Virginia Gov. Bob McDonnell has signed a bill pro-life advocates supported that would crack down on abortion businesses in the state and ensure they are following better health and safety standards.
Abortion advocates strongly contested the legislation and mounted a campaign attempting to get McDonnell to veto the bill by claiming it would shut down as many as 17 of the 20 abortion businesses in the state. But pro-life advocates countered saying if they were shut down it was because they couldn’t meet basic health standards to ensure the safety of women and protect their health.
Abortion centers in Virginia have not been subject to strict regulations for more than 20 years. The new bill the legislature approved will make sure abortion clinics are regulated as hospitals instead of physician’s offices, a move that will protect women’s health, reduce abortions, and could cause problematic abortion centers to close. The legislation gives the state’s Board of Health 280 days to write new rules for abortion businesses, which will be completed September 1 and held open for public comment for two weeks before going back to McDonnell and others — who can make changes.
Specifically, the bill says “facilities in which five or more first-trimester abortions per month are performed” are now part to the category of “hospital” facilities and that would require abortion centers to abide by the same standards as legitimate outpatient surgical centers instead of only complying to the standards for doctors’ officers where surgeries are not performed.
The Virginia Society for Human Life had strongly supported the bill.
“The much needed regulations will provide greater protection from the dangers of unregulated and under investigated free standing abortion practitioners throughout Virginia,” VSHL president Olivia Gans told LifeNews. “Cases such as these clearly show why it is critical that regulations be placed on abortionists in the Commonwealth. The lives and safety of women are clearlyat stake.”
The bill had a tumultuous time in the state legislature, as it has in the past thanks to Democrats controlling the committee process in the Senate. After a Democratic-controlled state Senate committee that traditionally kills pro-life bills defeated the abortion clinic regulations measure, Del. Kathy Byron, a Republican, amended SB 924, a Senate bill on health and safety regulations for hospitals. The amendment essentially attached the pro-life bill the Virginia state Senate Education and Health Committee killed earlier this month to the legislation.
Because of the change to the Senate bill, it went back to the state Senate for a concurrence vote.
After a long and passionate debate on the Senate floor, senators voted 20-20 and pro-life Lt. Governor Bill Bolling cast the tie-breaking vote to send the bill to Governor Bob McDonnell, who will sign the measure into law.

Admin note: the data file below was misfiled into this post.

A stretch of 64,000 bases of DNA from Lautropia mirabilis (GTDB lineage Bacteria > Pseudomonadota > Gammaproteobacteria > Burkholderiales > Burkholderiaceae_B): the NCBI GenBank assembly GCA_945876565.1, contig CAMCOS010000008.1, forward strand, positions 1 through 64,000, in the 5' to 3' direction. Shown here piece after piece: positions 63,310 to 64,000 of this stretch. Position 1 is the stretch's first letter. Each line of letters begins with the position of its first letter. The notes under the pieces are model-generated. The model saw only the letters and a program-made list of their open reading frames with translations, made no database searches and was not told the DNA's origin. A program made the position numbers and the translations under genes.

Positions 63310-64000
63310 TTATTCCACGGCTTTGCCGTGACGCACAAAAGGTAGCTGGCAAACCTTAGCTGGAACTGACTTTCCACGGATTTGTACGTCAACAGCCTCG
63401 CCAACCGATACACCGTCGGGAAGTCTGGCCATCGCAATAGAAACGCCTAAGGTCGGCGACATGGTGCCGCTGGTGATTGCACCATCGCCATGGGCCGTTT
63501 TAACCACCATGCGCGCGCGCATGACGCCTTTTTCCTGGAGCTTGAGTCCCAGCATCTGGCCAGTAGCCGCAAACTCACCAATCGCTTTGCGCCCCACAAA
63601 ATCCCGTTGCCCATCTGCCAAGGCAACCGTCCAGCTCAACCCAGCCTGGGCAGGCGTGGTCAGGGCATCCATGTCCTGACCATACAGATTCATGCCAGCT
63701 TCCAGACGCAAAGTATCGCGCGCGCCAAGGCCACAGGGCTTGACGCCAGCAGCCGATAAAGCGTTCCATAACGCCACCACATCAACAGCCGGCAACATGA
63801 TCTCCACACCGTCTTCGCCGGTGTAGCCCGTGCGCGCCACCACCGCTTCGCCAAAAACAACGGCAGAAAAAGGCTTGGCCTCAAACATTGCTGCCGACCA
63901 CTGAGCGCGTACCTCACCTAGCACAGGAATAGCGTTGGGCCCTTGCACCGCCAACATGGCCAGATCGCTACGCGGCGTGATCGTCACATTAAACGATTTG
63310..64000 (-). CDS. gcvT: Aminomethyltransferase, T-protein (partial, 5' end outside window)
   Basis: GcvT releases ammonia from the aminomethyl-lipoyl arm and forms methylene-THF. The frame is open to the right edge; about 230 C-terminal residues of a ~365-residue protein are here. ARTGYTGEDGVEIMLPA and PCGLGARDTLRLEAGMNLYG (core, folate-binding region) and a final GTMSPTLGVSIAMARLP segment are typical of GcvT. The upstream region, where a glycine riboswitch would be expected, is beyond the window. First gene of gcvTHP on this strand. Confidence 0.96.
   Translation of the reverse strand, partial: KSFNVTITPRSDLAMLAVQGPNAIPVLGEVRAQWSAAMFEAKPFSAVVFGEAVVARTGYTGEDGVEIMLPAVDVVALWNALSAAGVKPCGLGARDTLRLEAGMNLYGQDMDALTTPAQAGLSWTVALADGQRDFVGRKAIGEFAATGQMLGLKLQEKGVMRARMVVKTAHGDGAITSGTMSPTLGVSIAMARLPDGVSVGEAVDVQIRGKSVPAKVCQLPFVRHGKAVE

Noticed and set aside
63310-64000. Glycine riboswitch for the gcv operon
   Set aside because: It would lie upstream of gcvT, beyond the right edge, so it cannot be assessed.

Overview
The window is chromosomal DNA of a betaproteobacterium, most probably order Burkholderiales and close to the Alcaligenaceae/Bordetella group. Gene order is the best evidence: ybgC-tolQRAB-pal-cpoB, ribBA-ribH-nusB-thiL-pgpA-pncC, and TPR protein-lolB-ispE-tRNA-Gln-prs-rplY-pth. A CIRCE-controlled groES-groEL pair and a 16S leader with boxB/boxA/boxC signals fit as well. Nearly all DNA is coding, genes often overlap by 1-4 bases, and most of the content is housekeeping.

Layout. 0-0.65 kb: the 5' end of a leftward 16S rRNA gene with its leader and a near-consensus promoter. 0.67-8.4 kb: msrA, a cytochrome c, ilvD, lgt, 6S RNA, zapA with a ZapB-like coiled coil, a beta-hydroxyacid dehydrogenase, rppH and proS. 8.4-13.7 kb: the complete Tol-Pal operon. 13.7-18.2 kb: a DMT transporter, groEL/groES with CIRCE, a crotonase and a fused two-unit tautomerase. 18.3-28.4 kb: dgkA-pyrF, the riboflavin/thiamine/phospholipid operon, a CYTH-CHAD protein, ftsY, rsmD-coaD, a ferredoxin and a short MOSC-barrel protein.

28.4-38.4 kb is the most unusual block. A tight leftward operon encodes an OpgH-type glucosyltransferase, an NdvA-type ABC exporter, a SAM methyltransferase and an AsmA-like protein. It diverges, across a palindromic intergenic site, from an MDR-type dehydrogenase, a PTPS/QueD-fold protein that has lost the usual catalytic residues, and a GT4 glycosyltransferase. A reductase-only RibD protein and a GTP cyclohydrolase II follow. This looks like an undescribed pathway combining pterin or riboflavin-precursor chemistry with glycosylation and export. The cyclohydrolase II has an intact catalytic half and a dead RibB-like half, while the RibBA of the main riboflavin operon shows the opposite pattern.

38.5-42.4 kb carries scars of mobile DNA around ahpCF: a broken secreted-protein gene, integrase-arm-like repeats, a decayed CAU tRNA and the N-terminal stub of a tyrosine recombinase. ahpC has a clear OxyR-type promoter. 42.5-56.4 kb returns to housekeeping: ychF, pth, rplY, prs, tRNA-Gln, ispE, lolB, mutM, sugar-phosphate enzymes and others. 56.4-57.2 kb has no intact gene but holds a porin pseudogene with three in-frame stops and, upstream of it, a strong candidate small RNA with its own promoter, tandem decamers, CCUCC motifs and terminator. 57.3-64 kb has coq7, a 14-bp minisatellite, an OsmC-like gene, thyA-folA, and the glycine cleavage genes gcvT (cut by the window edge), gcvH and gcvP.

Victoria Cobb, president of the Family Foundation of Virginia, strongly supported the legislation.
“After over two decades of hiding behind a veil of political secrecy, abortion centers in Virginia will now face greater scrutiny and better health standards,” she said.
Tony Perkins of the Family Research Council also praised passage of the legislation.
“If we cannot accept sub-standard care that would jeopardize women’s health in other areas, such as post-natal care, we cannot accept it from abortion clinics,” he said. “Dr. Kermit Gosnell’s practice is an example of what can happen in states where basic standards are not enforced by health authorities. Gosnell’s grisly practice of killing infants and tormenting women will stand as one of the most horrific discoveries in Pennsylvania state history. This millionaire doctor raked in $15,000 a day – more than enough money to afford clean equipment and a trained staff. But, like so much of the abortion industry, his business wasn’t about caring for women or vaccinating children. It was about profit.”
Last year, Attorney General Ken Cuccinelli, who is pro-life, said in an opinion that the state government can institute the regulations by executive order but McDonnell said he wanted the legislature to put the regulations in place. In his opinion, Cuccinelli provided legal guidance for the state Board of Health and said more limits can be placed on abortion businesses in Virginia when it comes to healthy and safety standards.
Noting that Roe v. Wade still allows virtually unlimited legal abortions, the attorney general said the U.S. Fourth Circuit Court of Appeals’ decision allowing limits in other states makes it so Virginia limits would likely be seen as constitutional. The key is making abortion businesses meet the same standards as legitimate outpatient medical facilities and those limits could close some abortion centers that do not follow current state guidelines.
“I think that’s important and I’ll support that,” McDonnell said on Norfolk’s WNIS radio in January.
Under current law, abortion practitioners must be licensed by the state Board of Medicine, but abortion centers themselves are considered “physicians offices,” and don’t meet the same strict standards as surgical facilities doing legitimate medical procedures.
Virginia’s Department of Health had regulated abortion clinics until pro-abortion Chuck Robb became Governor and ended the practice.
Cuccinelli’s opinion is important because it gives the green light for the state legislature to pass bills putting abortion centers in the same category as ambulatory surgery centers and requires them to meet certain standards to protect women’s health. Failure to do so would see them close permanently or temporarily while deficiencies are corrected.